Objective: NOD/SCID and NOD/SCID B2m(null) mice are used for the in vivo study of human hematopoietic stem cells (HSC). A previously unrecognized HSC in cord blood, termed short-term repopulating cell (STRC), has been identified using NOD/SCID B2m(null) mice. However, only low levels of STRC engraft in NOD/SCID mice, presumably due to their higher levels of NK cell activity. The objective of these studies was to deplete NK cells both by genetic manipulation of the hosts and by antibody depletion of cell populations that may regulate engraftment with human STRC.
Methods: C57BL/6-SCID mice and immunodeficient NOD mice genetically deleted in NK cell activity were injected intravenously with human cord blood cells to quantify STRC engraftment. Cohorts of these mice were also treated with anti-NK1.1 or anti-CD122 (IL-2r beta-chain) antibodies.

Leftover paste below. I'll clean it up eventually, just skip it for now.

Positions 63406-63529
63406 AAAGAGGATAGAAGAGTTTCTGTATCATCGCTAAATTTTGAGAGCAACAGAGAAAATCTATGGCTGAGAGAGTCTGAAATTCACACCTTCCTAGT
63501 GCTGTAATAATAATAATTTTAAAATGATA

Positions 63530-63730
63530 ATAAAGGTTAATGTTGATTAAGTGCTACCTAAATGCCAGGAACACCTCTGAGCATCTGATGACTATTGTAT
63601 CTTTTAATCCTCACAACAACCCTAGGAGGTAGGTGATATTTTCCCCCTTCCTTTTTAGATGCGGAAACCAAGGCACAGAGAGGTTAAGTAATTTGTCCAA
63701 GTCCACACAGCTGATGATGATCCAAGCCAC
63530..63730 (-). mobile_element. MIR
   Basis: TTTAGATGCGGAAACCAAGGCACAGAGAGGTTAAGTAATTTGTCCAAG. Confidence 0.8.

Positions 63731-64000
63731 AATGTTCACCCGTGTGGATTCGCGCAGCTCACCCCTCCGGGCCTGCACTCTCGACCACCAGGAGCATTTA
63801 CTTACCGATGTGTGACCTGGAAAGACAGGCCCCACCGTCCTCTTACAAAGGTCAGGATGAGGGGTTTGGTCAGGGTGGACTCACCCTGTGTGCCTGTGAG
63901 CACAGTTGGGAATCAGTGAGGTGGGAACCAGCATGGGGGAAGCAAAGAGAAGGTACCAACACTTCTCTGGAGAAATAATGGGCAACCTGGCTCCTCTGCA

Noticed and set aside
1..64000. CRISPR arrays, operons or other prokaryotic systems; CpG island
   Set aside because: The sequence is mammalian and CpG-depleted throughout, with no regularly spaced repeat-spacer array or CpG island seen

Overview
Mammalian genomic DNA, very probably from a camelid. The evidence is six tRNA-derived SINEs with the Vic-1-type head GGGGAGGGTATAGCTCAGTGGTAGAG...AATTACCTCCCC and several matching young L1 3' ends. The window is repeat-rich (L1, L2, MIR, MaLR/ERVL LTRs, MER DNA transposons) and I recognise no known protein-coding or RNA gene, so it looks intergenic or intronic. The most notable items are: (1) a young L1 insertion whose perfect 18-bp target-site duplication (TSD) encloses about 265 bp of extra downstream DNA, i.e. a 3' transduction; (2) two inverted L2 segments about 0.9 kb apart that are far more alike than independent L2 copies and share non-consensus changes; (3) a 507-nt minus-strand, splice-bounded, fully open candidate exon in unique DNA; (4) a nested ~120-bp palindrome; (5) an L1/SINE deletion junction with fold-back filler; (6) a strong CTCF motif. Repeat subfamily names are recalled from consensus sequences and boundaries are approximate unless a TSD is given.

Results: Human STRC fail to engraft in C57BL/6-SCID mice treated with anti-NK1.1 or with anti-CD122 antibody that targets mouse NK and myeloid cells. NOD/SCID mice, NOD-Rag1(null) mice, and NOD-Rag1(null)Pfp(null) mice that are genetically deleted in NK cell cytotoxic activity support only low levels of STRC engraftment. In contrast, STRC engraft at high levels in all three strains of immunodeficient NOD mice treated with anti-CD122 antibody.
Conclusion: Injection of anti-CD122 antibody leads to high levels of STRC engraftment in immunodeficient NOD mice, but not in C57BL/6-SCID mice. These data document that depletion of NK cells is required, and that additional murine host innate immune factors, presumably myeloid cells, are important in regulating human STRC engraftment.